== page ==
Motormouth’s Mutterings- Mudplugging- How Hard Can It Be?
I felt the cold bite as I lifted the duvet to silence the alarm. I usually like a lie in on a Saturday morning but today, it was not to be. Stephen Boden, a fellow racing enthusiast and classic car buff had been trying to persuade me to double drive at a Sporting Trial (commonly known as a Mudplug) for a while, and I had finally relented. Not my best decision, I thought as I showered and donned various thermals and layers of clothes. Unsurprisingly, it was not the last time I would visit the shower on this cold January day.
— Leo Nulty (@TopOfTheTower) January 9, 2016
I cranked up the car, loaded up a change of clothes and the trusty GoPro and headed towards Stephen’s house in Knocklyon. The outside temperature showed 3 degrees and I watched the sun rise over the Dublin mountains and once again I thought I should have substituted Jake Byrne or Nicole Drought or someone in my place and written about their experience from the warmth of my office. I arrived at chez Boden and there was our mount for the day, a state of the art Wilson-Suzuki alreaded loaded up and hitched to his Audi. After a quick coffee we hit the M50, Wicklow bound, having our usual banter- half classic cars, half Motorsport. The journey ended far too quickly as we arrived at the chosen venue- a muddy field just outside Rathdrum in County Wicklow!
First things first- on with the wellies and waterproofs, then we unloaded the car off the trailer and headed to race control. Ok, well maybe not race control, but we queued up with the rest to pay our entry to the lovely man in the Land Cruiser. One day licences are available for these events and having not raced in 2015, I took this option- at just €25 and paid my entry, also taking the opportunity to join the M.E.C. at the same time.
Stephen then pointed out a practise area and suggested I have a go on that one before we began. I promptly almost rolled his pride and joy! Let me explain, most Mudplug cars have just two pedals, clutch and throttle. There are two levers, easily visible in the pictures, called fiddle brakes. The left one operates on the left rear wheel and the right on on the right rear wheel. On Stephen’s car, there is also a third ,smaller, lever between those two, which operates the front brakes, for downhill sections. Confused? So when I tried and failed to climb a particularly steep slope, I began rolling backwards and instinctively pulled both fiddle brakes, causing a massive reverse wheelie and an even bigger intake of breath from those around me. Luckily I released the levers and my beast came back down onto all fours. Panic averted, we headed off to our first section…..
Having struggled just to get to the startline, I wasn’t expecting to be able to trouble the regulars on my debut and my first section proved me right. Through the first gate, Stephen had warned me to keep momentum up at all times or risk getting bogged down. On a particularly easy turn before the second gate, I slowed too much and that, as they say, was that! Despite plenty of vocal encouragement and copious applications of both fiddle brakes, I was going no further!!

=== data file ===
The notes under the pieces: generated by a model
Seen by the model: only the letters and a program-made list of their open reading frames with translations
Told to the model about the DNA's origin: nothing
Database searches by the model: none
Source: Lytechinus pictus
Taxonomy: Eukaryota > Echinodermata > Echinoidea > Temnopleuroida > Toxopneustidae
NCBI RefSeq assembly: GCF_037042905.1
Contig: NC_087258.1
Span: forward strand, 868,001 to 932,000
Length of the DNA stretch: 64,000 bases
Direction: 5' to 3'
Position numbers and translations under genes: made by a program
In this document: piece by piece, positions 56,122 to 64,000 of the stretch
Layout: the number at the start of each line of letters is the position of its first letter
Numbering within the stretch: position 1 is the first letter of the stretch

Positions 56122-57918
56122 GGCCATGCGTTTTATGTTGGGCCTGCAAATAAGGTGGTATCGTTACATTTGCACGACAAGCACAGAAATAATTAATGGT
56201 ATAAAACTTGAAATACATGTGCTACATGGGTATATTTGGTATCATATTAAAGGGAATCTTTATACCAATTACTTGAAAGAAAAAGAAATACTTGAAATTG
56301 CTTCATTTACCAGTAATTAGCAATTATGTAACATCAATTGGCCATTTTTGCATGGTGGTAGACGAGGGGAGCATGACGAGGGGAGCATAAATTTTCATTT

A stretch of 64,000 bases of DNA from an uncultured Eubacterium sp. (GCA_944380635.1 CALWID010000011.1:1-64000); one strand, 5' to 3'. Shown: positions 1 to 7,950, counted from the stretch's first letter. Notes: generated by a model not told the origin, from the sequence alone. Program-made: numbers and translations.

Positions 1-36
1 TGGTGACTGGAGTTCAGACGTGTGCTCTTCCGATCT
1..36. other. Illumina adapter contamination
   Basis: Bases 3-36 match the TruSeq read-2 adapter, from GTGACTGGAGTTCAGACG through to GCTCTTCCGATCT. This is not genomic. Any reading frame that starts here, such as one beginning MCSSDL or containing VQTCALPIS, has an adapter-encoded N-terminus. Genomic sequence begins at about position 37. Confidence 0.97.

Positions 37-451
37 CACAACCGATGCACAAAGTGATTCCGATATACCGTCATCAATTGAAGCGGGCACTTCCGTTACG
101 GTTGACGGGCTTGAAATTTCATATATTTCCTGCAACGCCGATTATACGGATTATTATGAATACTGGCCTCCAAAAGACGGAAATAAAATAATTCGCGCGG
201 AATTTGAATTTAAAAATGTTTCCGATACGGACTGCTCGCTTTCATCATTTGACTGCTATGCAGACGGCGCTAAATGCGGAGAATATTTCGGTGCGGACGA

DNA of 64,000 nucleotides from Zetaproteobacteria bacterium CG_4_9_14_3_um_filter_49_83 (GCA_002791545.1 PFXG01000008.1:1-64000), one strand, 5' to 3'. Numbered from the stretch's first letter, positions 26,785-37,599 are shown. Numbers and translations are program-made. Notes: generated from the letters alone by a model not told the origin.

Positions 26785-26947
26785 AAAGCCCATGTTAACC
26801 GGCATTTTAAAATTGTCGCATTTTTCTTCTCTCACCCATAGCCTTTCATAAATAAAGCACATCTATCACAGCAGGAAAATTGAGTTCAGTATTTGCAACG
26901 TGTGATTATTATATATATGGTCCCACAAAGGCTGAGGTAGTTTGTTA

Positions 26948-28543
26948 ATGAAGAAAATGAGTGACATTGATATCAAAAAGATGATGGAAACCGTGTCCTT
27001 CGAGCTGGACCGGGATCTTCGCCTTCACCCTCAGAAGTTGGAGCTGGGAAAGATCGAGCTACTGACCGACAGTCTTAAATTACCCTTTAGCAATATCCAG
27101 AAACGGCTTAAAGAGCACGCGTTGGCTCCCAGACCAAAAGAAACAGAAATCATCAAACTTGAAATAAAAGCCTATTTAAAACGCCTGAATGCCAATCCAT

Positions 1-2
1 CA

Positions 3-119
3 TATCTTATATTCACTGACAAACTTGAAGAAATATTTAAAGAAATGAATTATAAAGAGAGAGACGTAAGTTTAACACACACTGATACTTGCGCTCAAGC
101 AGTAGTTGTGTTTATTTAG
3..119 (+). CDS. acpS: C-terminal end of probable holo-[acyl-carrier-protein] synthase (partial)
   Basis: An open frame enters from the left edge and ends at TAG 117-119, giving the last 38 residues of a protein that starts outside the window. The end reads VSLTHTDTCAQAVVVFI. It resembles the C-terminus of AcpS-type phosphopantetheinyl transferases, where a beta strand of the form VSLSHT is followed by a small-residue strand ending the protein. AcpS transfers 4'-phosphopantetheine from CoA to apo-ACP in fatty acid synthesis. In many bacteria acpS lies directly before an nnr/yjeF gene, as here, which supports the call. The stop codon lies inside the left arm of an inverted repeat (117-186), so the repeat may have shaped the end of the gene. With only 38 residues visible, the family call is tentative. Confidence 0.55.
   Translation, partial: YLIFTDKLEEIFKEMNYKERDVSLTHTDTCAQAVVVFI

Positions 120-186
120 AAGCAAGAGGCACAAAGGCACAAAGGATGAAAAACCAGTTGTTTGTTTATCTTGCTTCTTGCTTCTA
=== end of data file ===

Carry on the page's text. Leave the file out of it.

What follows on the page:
I’d love to say I got better immediately, but that, unfortunately, would be a lie! In these waterlogged conditions, a VW engined machine seemed to have better traction- and in my case, they were being far better driven too! Siobhan McCann was in our group of cars- you accompany the same cars to each section as you rotate around the course- and she seemed to have no fear as she continually attacked the sections- her face showing no emotion as she launched her car skywards…..
By the time we got to to the lunch break, I was slightly less hamfisted and beginning to really enjoy it.
Stephen, unsurprisingly, had everything covered, lunch included. We stood round the trailer and ate sandwiches and Jaffa cakes and drank coffee, while Stephen slagged pretty much anyone else who walked by! As everyone finished their lunches and returned to the sections for the second lap, John Alvey’s car refused to start. Stephen simply hooked it up with a rope and tow started it, before continuing on. I was much happier with my driving after lunch even getting a 2 on the same test I had a maximum on earlier. Let’s be clear about this though- I was still brutal! Joe McCann was in our group again and along with Stephen, was a great help to me with plenty of tips.
There is plenty of technique involved and watching the best at work (it is easy to walk alongside them on some sections) you can see that they are proactive on the fiddle brakes, using them almost constantly to control wheelspin as well as changing the car’s direction. I found it difficult to strike the balance between wheelspin and losing momentum completely and then bogging down- but I was assured that conditions were worse than usual after the heavy recent rainfall.
There were many Mondello faces seen over the day. Liam Ruth, Johnny Flynn and Des Quinn were all observing, whilst John Mahon, Kevin Sheane, Enda Byrne, Frank Nuttall and Jonathan Fildes were all competing. Jimmy Cleary was CoC and the inimitable Dougie Hughes was MI steward. Dermott Quigley was also competing and his wife Romaine was observing.
Did I expect to like it? Honestly, no. Did I like it? I loved it. Great craic, great atmosphere and enough of a driving challenge for me to want to go back. I currently have WAY too many cars but if I ever get round to the task of thinning down the collection, I will definitely add a ‘plugger to it afterwards! to Stephen Boden, thanks for the drive, and the banter- it really was a great day!